Britain will have sufficient gas supply to meet demand from April to September and is expected to sustain flows to Europe, the UK’s National Gas Transmission company said on Tuesday.
Total U.K. gas demand was forecast at 33.25 billion cubic metres (bcm) this summer versus 42.08 bcm in the same period of 2022, the company said in its annual summer outlook.
Supply, mainly from the North Sea and Norway, was forecast to be 33.25 bcm compared to 42.2 bcm last year, it added.
Britain exports some gas to the rest of Europe via interconnectors. Demand from European states for gas from the U.K. usually drops in the warmer summer months, but last year it rose after pipeline supplies from Russia fell amid the Ukraine war.
The report said average U.K. exports to the rest of Europe is expected to be 5.5 bcm, down from 12.16 bcm last summer.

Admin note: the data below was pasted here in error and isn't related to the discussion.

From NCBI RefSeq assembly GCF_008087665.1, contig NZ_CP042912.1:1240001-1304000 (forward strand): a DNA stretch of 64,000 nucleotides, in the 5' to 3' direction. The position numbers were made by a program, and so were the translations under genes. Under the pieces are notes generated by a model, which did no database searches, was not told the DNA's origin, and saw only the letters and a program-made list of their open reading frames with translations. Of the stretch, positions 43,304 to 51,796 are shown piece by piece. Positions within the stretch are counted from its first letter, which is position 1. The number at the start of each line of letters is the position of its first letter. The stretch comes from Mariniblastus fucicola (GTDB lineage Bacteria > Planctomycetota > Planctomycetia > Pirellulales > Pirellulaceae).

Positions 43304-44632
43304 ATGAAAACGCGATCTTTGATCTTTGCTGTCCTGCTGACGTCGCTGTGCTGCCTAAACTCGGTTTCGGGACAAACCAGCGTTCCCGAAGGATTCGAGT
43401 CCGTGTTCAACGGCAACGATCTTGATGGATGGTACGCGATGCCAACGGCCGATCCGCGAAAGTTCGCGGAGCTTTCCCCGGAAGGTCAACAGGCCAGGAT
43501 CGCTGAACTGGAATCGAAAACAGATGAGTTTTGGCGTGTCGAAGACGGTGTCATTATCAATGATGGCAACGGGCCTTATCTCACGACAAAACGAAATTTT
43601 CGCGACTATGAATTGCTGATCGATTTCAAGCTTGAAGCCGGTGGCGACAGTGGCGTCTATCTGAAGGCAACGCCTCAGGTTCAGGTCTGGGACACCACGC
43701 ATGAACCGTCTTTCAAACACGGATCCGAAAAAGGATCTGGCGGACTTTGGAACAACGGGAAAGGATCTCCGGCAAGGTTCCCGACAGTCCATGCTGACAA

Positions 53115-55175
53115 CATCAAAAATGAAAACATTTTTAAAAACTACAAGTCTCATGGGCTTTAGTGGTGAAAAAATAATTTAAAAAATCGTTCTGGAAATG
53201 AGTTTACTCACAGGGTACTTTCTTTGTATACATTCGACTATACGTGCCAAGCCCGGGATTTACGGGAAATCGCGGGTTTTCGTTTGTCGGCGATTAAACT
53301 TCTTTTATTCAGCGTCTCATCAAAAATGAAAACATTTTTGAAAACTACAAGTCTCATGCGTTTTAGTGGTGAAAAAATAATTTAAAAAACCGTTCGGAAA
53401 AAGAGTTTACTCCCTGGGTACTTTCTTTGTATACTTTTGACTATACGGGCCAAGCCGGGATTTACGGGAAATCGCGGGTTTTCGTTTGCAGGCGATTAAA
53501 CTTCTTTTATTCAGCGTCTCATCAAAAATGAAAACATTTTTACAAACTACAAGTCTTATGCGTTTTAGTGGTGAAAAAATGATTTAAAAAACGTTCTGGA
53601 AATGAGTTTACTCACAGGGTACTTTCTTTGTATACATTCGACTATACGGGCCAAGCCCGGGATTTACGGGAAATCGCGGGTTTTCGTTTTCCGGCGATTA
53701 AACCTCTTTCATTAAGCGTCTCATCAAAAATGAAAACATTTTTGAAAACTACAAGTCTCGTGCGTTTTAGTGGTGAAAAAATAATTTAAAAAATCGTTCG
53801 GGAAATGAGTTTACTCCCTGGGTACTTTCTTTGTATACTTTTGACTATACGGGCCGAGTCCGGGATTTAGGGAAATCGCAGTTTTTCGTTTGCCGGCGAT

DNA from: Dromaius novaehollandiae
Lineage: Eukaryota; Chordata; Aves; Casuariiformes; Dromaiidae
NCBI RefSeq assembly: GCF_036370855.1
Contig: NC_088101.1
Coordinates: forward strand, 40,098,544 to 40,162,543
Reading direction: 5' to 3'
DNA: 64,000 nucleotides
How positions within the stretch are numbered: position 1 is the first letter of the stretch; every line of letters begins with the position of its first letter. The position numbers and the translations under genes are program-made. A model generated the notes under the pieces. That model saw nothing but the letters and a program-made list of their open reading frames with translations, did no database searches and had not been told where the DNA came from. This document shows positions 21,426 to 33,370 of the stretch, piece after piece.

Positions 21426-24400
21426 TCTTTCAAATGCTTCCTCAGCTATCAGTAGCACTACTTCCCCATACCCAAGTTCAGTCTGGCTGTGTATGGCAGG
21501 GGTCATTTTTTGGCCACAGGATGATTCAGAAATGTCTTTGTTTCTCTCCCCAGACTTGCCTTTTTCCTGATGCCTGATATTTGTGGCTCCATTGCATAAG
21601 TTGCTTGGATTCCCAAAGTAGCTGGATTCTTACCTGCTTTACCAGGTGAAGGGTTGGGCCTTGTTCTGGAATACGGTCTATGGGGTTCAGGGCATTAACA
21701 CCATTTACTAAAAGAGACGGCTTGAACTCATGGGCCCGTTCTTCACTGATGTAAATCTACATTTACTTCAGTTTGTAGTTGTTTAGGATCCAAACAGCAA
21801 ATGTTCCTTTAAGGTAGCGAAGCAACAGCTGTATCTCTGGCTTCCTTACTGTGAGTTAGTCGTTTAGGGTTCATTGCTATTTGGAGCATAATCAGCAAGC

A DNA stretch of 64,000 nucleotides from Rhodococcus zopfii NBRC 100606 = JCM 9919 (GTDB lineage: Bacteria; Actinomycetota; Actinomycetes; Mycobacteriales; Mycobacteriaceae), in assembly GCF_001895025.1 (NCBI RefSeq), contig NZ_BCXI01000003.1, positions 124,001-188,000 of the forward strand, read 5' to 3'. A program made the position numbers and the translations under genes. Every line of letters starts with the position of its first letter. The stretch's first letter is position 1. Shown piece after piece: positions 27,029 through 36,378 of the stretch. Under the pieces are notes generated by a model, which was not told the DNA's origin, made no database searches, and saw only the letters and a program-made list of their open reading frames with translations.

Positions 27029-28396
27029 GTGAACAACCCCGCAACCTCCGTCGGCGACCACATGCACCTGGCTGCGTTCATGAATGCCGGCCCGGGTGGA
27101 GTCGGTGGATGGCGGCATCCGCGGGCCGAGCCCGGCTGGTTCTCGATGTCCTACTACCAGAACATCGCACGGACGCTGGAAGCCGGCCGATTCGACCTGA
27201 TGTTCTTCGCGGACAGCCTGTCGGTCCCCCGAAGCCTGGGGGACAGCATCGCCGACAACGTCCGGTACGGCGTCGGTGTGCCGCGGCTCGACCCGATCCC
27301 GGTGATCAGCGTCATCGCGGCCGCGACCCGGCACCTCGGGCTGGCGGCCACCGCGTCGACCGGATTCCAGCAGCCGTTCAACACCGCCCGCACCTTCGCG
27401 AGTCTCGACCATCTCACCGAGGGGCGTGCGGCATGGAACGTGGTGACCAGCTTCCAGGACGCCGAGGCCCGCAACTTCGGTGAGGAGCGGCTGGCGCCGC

“There are hints of greater stability in the energy market going forward as price differentials narrow and forward price curves reduce,” the report said.
European storage levels ended the winter season at 56 per cent, well above the five-year average and is expected to meet a target of 90 per cent full storage by November, the report added.
Last year, Britain imported liquefied natural gas (LNG) and exported the regassified fuel via pipeline interconnector, resulting in a 40 per cent rise in LNG imports than a previous peak in 2016. LNG imports would be lower this year, the report said.
In a separate report, Britain’s Electricity System Operator (ESO) said it expected sufficient electricity supplies this summer and would be able to export some by interconnector cable.
“We expect to have sufficient operational surplus to support some exports to Europe throughout summer if needed,” it said.
ESO said electricity prices in Britain were expected to be lower this summer than in 2022 partly due to high European gas storage levels that were helping lower energy prices. But it said prices would still be higher than in summer 2021 before Russia’s invasion of Ukraine.
British peak summer electricity demand was forecast at 28.3 gigawatts (GW) with minimum demand expected to 15.6 GW. Both figures are slightly lower than in 2022.